Conservatives move to force Boehner’s hand for Benghazi investigation

Conservatives move to force Boehner’s hand for Benghazi investigation

Republican leaders are coming under new pressure from conservatives to allow a House vote on legislation that would form a special committee to investigate the Benghazi, Libya, attack.

Rep. Steve StockmanStephen (Steve) Ernest StockmanFormer congressman sentenced to 10 years in prison for campaign finance scheme Rising expectations could change North Korea forever When did we stop thinking big? Save the International Space Station MORE (R-Texas) is circulating a discharge petition that would force GOP leaders to allow a House vote on forming a committee to investigate events leading up to the terrorist attack last year on the U.S. mission in Benghazi, Libya, as well as the Obama administration’s response.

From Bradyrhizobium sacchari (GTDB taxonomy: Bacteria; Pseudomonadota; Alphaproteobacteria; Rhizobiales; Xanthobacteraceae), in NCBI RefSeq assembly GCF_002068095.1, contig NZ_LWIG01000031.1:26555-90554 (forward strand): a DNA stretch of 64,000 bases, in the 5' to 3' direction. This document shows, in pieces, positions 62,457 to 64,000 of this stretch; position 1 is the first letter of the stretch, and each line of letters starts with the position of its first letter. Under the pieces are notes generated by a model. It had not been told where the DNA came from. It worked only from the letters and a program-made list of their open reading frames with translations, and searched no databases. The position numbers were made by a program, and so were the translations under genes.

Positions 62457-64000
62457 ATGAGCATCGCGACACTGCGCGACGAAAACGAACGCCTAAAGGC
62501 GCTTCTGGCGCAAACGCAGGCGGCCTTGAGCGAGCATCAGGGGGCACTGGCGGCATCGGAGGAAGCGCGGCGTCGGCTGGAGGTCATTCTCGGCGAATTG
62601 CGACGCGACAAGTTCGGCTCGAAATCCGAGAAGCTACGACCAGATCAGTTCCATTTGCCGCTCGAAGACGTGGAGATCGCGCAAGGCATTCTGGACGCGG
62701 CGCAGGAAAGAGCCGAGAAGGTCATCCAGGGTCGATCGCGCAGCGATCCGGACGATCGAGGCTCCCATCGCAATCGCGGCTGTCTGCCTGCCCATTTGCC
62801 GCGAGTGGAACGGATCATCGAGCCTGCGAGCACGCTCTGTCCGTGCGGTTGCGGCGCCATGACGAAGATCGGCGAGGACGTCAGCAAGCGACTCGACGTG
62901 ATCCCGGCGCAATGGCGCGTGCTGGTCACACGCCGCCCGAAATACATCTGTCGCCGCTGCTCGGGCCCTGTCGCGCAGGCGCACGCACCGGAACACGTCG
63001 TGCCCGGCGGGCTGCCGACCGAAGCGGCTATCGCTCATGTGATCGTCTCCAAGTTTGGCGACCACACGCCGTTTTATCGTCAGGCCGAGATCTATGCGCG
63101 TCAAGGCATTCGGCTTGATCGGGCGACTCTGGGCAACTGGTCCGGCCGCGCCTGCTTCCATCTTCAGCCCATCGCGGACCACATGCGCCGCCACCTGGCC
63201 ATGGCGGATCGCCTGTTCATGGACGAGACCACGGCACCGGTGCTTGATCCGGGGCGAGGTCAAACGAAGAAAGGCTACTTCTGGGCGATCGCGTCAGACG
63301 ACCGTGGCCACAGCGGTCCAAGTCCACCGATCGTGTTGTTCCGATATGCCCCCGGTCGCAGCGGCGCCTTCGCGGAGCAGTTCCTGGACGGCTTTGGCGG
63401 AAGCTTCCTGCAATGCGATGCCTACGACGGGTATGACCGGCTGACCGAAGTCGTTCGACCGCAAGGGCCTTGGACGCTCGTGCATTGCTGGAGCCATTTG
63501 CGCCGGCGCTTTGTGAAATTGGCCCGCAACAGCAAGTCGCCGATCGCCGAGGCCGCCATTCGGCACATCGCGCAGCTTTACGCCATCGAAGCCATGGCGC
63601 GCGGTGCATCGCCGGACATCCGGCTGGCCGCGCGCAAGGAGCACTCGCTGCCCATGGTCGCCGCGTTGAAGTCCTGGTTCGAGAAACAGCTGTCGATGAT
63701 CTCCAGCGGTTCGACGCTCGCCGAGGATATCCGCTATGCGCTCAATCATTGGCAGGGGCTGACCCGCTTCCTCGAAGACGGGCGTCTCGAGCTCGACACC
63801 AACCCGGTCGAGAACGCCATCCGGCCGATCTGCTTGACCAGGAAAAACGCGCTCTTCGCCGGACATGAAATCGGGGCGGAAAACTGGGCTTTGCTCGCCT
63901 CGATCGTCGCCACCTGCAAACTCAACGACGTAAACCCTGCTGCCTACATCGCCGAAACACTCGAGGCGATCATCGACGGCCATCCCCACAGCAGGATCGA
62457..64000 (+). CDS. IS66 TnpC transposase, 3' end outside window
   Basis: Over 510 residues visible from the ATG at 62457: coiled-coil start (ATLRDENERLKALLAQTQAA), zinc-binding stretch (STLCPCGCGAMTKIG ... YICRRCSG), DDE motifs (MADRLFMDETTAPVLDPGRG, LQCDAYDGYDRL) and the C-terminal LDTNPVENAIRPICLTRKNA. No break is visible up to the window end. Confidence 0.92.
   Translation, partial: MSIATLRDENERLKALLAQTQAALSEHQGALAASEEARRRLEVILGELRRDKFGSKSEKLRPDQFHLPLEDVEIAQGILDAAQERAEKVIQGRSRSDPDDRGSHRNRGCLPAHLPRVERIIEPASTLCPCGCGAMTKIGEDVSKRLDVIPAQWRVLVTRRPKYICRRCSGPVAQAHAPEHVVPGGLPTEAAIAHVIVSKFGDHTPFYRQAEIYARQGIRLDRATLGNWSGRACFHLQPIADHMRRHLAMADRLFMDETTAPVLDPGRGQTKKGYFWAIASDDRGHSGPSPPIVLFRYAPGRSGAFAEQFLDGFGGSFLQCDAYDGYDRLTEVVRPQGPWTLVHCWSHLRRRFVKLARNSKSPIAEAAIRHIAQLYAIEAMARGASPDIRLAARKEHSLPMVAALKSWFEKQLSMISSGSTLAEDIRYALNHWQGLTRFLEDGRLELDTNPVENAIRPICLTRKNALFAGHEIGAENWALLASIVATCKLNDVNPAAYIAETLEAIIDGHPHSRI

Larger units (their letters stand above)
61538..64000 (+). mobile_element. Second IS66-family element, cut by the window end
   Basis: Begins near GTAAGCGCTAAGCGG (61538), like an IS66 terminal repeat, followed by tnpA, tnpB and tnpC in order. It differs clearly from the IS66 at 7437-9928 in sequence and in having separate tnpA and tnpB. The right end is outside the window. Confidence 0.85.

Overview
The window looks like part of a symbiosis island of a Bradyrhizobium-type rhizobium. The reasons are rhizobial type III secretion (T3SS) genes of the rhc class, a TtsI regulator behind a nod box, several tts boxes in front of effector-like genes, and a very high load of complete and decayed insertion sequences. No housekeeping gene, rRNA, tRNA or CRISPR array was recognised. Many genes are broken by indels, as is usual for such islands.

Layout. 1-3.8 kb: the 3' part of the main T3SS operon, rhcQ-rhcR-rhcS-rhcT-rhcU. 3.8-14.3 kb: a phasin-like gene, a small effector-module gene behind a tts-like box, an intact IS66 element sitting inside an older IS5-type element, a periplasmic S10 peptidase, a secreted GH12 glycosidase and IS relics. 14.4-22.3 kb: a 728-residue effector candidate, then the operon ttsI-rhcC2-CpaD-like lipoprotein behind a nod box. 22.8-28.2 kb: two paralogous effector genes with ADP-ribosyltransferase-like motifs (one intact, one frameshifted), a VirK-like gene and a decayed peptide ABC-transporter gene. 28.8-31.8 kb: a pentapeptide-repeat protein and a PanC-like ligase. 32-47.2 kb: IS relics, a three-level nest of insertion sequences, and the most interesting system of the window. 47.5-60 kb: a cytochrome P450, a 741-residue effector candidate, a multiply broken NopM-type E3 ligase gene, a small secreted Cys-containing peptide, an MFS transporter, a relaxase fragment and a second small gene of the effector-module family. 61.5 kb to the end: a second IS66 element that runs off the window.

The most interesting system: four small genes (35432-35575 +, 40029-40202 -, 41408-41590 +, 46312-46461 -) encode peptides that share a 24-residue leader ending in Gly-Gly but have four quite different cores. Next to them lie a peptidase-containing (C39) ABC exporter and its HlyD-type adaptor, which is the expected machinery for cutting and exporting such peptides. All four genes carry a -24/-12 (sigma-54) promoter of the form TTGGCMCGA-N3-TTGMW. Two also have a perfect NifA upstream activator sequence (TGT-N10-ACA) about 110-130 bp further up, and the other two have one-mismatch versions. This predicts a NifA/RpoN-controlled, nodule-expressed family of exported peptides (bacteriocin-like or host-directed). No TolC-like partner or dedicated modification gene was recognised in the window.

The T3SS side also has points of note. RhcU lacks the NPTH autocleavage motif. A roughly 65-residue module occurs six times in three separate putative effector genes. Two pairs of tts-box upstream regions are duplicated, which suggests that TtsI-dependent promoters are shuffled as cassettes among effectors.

Conservative lawmakers have been pressing for the creation of a special committee, but GOP leaders have resisted, arguing existing panels can investigate the incident on their own.

If Stockman can get 218 House members to support his discharge petition, it would force a vote on the House floor.

Discharge petitions are very rarely introduced by members of the party that’s in power.

They invariably infuriate leadership since they’re a way to get around the scheduling process for bills, which is controlled by the majority leader, in this case, Rep. Eric CantorEric Ivan CantorMcCarthy defeats Jordan for minority leader in 159-to-43 vote The Hill's Morning Report — Split decision: Dems take House, GOP retains Senate majority Democrat Spanberger knocks off Brat in Virginia MORE (R-Va.).